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Feuding couple have to conceal a dead body in their flat during their extravagant Diwali party, in dark comedy investigating India's "a-moral" values and traditions - from the Tallinn Black Nights Film Festival

QUICK SNAP: LIVE FROM THE TALLINN BLACK NIGHTS FILM FESTIVAL

It all begins as an entirely viable drama and then rough a third of the way through the film it descends into a farcical caper. Sunil is alone at home and then a stranger knocks at his door. He says that they are related “by blood” and asks to come inside. A reluctant Sunil invites him in and offers him tea. Only for the stranger to reveal that he’s husband of Chhaya, the woman with whom Sunil is having an affair. The stranger proceeds to kill himself.

Sunil’s wife arrives at home and sees the corpse. Sunil does not want his wife to know that he’s having an affair, so he claims that the dead stranger is someone whom he fired recently. She buys the lie, and they conceal the body in a large wooden chest, just in time for the guests to arrive in their flat for the sumptuous Diwali party that they couple are throwing.

Each guest brings a new subplot along, including an elated friend who just landed a publication deal (played by the filmmaker Rajat Kapoor himself), an unpleasant elderly couple donning surgical masks and a pretty French lady who happens to be a “mentallist” (a person who read minds; her vaguely creepy and credible performance is one of the highlights of the film). To Sunil’s despair, weven Chhaya eventually decides to show up in search of her husband.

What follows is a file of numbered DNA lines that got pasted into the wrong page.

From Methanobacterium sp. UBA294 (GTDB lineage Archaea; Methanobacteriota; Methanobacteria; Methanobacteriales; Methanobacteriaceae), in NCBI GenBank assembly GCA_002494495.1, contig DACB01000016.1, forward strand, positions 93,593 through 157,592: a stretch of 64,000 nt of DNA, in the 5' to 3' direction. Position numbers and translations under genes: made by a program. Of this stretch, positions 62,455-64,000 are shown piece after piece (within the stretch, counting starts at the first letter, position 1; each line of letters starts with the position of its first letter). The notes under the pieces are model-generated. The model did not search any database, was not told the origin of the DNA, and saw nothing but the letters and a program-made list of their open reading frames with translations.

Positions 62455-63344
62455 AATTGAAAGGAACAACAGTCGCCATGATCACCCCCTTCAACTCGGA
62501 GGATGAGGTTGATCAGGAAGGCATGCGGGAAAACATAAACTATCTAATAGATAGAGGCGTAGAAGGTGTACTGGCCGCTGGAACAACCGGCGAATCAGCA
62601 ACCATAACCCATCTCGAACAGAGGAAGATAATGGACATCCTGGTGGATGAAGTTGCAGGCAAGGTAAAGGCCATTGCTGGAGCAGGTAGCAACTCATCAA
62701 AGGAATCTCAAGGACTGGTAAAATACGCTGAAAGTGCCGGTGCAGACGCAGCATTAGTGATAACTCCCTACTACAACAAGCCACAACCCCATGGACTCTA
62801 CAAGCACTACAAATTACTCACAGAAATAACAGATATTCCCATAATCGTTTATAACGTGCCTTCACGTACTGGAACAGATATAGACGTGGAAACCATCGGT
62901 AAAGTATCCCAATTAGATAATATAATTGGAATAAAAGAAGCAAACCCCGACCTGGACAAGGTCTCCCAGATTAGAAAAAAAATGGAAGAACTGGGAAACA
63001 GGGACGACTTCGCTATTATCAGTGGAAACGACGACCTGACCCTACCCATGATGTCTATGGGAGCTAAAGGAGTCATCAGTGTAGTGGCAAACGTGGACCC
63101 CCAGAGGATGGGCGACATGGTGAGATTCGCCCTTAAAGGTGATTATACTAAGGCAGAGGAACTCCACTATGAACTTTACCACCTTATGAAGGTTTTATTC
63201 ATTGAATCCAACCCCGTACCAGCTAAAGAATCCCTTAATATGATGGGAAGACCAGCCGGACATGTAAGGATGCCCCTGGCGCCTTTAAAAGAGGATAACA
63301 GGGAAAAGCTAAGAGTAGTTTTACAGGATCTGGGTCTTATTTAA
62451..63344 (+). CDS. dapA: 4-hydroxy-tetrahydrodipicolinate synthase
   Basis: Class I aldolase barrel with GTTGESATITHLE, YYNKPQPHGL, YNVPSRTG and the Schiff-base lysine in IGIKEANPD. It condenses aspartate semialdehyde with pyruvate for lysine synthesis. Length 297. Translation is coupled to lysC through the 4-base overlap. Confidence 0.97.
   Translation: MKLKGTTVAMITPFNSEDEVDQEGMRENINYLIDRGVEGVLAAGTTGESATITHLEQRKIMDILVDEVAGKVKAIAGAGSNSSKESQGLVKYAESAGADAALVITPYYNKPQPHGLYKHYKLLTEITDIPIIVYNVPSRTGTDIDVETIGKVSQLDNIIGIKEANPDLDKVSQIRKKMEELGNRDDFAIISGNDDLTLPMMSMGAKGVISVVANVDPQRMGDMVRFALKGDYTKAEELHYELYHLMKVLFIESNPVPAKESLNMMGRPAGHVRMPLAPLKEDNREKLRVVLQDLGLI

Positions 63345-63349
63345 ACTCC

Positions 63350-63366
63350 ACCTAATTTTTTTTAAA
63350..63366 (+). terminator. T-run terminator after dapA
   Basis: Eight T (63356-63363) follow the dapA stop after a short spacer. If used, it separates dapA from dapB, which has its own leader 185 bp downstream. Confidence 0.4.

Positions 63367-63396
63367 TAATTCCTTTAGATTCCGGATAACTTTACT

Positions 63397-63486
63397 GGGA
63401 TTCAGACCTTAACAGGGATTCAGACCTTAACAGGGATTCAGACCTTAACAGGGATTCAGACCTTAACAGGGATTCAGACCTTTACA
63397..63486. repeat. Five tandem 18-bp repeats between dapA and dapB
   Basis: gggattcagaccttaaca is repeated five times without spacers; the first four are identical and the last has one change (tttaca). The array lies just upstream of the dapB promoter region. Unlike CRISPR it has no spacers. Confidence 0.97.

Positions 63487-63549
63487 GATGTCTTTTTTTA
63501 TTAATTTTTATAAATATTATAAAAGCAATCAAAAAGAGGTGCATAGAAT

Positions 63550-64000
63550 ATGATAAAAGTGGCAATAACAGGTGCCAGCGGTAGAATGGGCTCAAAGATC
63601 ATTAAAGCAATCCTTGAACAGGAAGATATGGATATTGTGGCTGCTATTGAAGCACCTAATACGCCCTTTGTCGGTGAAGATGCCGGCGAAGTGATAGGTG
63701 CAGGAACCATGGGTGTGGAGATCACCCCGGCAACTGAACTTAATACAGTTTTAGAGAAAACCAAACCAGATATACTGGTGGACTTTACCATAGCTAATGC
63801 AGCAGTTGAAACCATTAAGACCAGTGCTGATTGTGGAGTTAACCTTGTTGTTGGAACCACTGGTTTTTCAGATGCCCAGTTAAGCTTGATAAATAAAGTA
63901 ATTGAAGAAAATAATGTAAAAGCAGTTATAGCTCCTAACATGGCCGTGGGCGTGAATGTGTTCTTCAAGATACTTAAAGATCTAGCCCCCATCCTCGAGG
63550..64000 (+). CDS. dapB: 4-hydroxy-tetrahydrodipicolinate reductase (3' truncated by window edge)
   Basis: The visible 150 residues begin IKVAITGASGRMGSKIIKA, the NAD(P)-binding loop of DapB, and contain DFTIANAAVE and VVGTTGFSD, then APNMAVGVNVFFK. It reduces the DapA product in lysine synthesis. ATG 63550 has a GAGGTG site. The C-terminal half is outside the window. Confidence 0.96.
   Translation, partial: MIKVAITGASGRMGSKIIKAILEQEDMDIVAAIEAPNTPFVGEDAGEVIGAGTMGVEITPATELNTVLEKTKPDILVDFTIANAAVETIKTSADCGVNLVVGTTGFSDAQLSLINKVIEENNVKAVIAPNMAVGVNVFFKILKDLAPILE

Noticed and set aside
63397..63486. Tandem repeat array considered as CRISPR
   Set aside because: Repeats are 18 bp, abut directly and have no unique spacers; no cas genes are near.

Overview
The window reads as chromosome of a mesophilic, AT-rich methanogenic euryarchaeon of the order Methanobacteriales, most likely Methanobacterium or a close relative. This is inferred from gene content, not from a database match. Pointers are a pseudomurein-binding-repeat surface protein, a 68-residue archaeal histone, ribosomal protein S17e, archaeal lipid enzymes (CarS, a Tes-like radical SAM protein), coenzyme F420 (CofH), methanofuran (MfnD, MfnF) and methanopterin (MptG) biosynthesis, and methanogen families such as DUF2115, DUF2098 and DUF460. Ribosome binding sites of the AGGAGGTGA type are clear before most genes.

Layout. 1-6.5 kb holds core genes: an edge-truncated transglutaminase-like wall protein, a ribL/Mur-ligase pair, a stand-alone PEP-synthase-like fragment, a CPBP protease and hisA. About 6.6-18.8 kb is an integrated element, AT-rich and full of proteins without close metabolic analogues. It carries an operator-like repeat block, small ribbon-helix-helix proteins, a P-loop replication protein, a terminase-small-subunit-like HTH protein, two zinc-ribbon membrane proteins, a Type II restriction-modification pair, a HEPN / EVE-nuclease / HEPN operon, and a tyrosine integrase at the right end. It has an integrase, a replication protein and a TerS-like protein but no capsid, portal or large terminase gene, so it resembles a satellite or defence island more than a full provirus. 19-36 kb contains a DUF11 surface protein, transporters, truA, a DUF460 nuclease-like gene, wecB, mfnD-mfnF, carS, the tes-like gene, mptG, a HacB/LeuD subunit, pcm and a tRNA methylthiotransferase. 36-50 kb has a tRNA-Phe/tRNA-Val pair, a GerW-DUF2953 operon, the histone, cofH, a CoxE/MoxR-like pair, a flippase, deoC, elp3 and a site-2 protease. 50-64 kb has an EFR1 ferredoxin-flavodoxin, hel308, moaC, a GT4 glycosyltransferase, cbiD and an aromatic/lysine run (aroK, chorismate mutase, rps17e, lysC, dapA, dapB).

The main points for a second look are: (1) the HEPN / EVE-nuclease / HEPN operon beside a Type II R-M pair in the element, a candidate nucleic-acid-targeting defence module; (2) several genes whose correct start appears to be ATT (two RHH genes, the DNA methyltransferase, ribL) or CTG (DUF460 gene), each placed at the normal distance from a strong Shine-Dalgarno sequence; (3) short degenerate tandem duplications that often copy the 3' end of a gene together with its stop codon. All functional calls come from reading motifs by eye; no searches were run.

In the final third of the film, the deeply twisted values of each guest begin to surface. People are far more concerned about their job, their success, their appearances and even a Vietnamese vase than about a human life. These people are all complicit of each other in their corruption. They are “a-moral”, which is clarified by the means of in intertitle in the very beginning of the film.

All in all, Kadakh is an auspicious caper. The action is fast-faced enough to keep you hooked during the 96 minutes of duration. A jazzy music score with plenty of percussion and sax also helps to keep the action going. You will feel like you are inside someone’s flat in India during a Diwali party. There are a few continuity errors (such as the sun inexplicably rising from one sequence to the next without any time lapse), but this won’t prevent viewers from enjoying the film.

Kadakh is showing in the Competition at the 22nd Tallinn Black Nights Film Festival, which is taking place right now. DMovies is following the event live, as special guests invited by the Festival.

The film was dropped from the Mumbai Film Festival last month after the director was accused of sexual harassment.


By Victor Fraga - 25-11-2018

Victor Fraga is a Brazilian born and London-based journalist and filmmaker with more than 20 years of involvement in the cinema industry and beyond. He is an LGBT writer, and describes himself as a di...

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